To examine the initial response to dabrafenib, we treated BRAFV600E melanoma lines with the BRAF inhibitor dabrafenib and found that MAPK signalling and proliferation were initially repressed but rebounded within 3 days of treatment (Supplementary Fig. 1a). Apoptosis assays detected a large range of cell death across six cell lines, ranging from 94% in SKMEL267C to 17% in A375 to 8% in SKMEL19 cells after 96 h of 1-µM dabrafenib treatment, consistent with previous findings that BRAF inhibitors induce substantial apoptosis in some cell lines, but not in others6 (Fig. 1b and Supplementary Fig. 1b, c). Cell lines showing minimal apoptosis nevertheless still respond to the drug to varying degrees, visible as a reduction of cell proliferation. Surprisingly, single-cell immunofluorescence identified a dose-dependent subpopulation of residual proliferating cells in WM164, WM278, SKMEL28, A375 and SKMEL19 melanoma lines, even at high doses of drug (Fig. 1c–e).

Does this residual proliferative population arise from a few initial cells and their offspring, or can many cells cycle occasionally in drug? To answer this question, we tracked single-cell proliferation in real time over 5 days using time-lapse imaging of a fluorescent biosensor for CDK2 activity26,27,28,29 (Fig. 2a) coupled with EllipTrack29, our new cell-tracking pipeline optimized for hard-to-track cancer cells. In the untreated condition, the vast majority of cells cycle rapidly and continuously (Fig. 2b upper panel and Supplementary Fig. 2a; Supplementary Movie 1). Following drug treatment, some cells respond to dabrafenib by entering a quiescent CDK2low state for the remainder of the imaging period (non-escapee), while others initially enter a CDK2low quiescence but later escape drug treatment by building up CDK2 activity to re-enter the cell cycle and divide (escapee) (Fig. 2b lower panel and Supplementary Movie 2; ‘Methods’). Clustering of thousands of single-cell CDK2 activity traces in response to 1-µM dabrafenib revealed that 43% of A375 cells and 19% of WM278 cells escape drug at some point during the 4-day treatment (Fig. 2c). Treatment of A375 cells with a very high dose of drug (10-µM dabrafenib) reduced the fraction of escapees to 10%, consistent with a dose-dependent decrease in cell count over time, but did not eliminate the escape behaviour (Supplementary Fig. 2b, c).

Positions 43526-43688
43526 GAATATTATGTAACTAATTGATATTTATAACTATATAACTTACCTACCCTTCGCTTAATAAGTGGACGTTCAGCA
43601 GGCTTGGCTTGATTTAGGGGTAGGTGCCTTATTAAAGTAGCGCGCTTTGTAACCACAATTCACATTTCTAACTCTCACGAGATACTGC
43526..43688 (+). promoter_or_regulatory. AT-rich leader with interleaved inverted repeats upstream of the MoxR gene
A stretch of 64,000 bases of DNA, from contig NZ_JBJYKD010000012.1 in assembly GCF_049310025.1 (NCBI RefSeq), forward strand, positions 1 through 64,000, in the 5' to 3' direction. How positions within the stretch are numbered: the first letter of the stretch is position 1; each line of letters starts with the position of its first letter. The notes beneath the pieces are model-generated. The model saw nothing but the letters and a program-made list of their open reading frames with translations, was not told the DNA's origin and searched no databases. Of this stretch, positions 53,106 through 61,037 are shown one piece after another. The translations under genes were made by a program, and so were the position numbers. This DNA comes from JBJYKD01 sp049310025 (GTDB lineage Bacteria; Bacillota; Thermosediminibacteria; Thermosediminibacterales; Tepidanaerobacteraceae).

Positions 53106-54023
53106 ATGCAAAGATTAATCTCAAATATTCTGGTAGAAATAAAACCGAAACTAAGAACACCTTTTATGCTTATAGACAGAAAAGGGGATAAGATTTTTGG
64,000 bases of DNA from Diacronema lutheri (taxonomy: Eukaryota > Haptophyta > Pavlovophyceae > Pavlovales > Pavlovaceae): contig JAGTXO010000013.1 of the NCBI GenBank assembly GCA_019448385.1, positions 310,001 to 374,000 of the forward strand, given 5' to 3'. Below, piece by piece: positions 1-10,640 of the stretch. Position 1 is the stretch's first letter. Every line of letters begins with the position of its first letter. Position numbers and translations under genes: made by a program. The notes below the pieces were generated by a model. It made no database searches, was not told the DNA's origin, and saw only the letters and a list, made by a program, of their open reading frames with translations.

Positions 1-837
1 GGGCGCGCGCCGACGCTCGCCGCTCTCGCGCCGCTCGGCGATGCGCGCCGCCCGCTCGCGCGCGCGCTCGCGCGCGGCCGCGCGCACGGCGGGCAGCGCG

In testing characteristics that enable drug escape, we noted that cell-cycle phase at the time of drug addition did not influence the potential to escape, nor did the existence of a small subpopulation of naturally quiescent cells (Supplementary Fig. 2d–f). To determine if pre-existing drug-resistance mutations were at the root of rapid escape, we examined whether escapees could revert to a drug-sensitive state after drug withdrawal. To isolate escapees for such an analysis, we used mCerulean-tagged Geminin30, a protein that accumulates in S/G2 and is absent during G0/G1, to identify escapees (Geminin+) and non-escapees (Geminin) (Fig. 2d). Cells were treated with dabrafenib for 72 h and sorted via fluorescence-activated cell sorting (FACS) into Geminin+ and Geminin populations, given a 24-h drug-free holiday, and then were filmed upon dabrafenib re-treatment. If the ability to escape from dabrafenib results from pre-existing drug-resistance mutations, the proliferation rate of sorted escapees during the second round of dabrafenib treatment should be significantly higher than that of sorted non-escapees and drug-naïve cells (Fig. 2d). Instead, we observed that the proliferation rate was indistinguishable among these three populations (Fig. 2e), indicating that the ability to escape from dabrafenib during the first few days of treatment is not due to pre-existing resistance mutations but rather to a reversible cellular rewiring.

### The MAPK pathway is reactivated in escapees

To ascertain the mechanism underlying the ability of escapees to proliferate in drug, we examined the mRNA expression of ERK downstream targets, FOSL1, ETS1 and MYC, and found that their expression levels were higher in escapees (phospho-Rb+) than non-escapees (phospho-Rb) (Fig. 3a), indicating that MAPK signalling is increased in escapees relative to non-escapees. Consistently, co-treatment of dabrafenib with trametinib, a clinically used MEK1/2 inhibitor that blocks MAPK pathway reactivation4,15,17,31, reduced the fraction of escapees to 3% in A375 and 6% in WM278 (Fig. 3b–d and Supplementary Movie 3, 4). We also co-treated cells with dabrafenib and SHP099, an allosteric inhibitor of SHP2 that suppresses signalling from multiple Receptor Tyrosine Kinase activations17,19,32,33, which also reduced the fraction of A375 escapees to 3% (Supplementary Fig. 2g, h). Our data suggest that receptor tyrosine kinases are rapidly activated after dabrafenib treatment and contribute to ERK reactivation, consistent with extensive literature documenting a key role for MAPK pathway reactivation upon BRAF inhibition in melanoma14,15,16,17,18,19. However, escapees could not be fully eliminated by dabrafenib/trametinib or dabrafenib/SHP099 combination therapy, suggesting that adaptive mechanisms in addition to MAPK pathway reactivation must exist.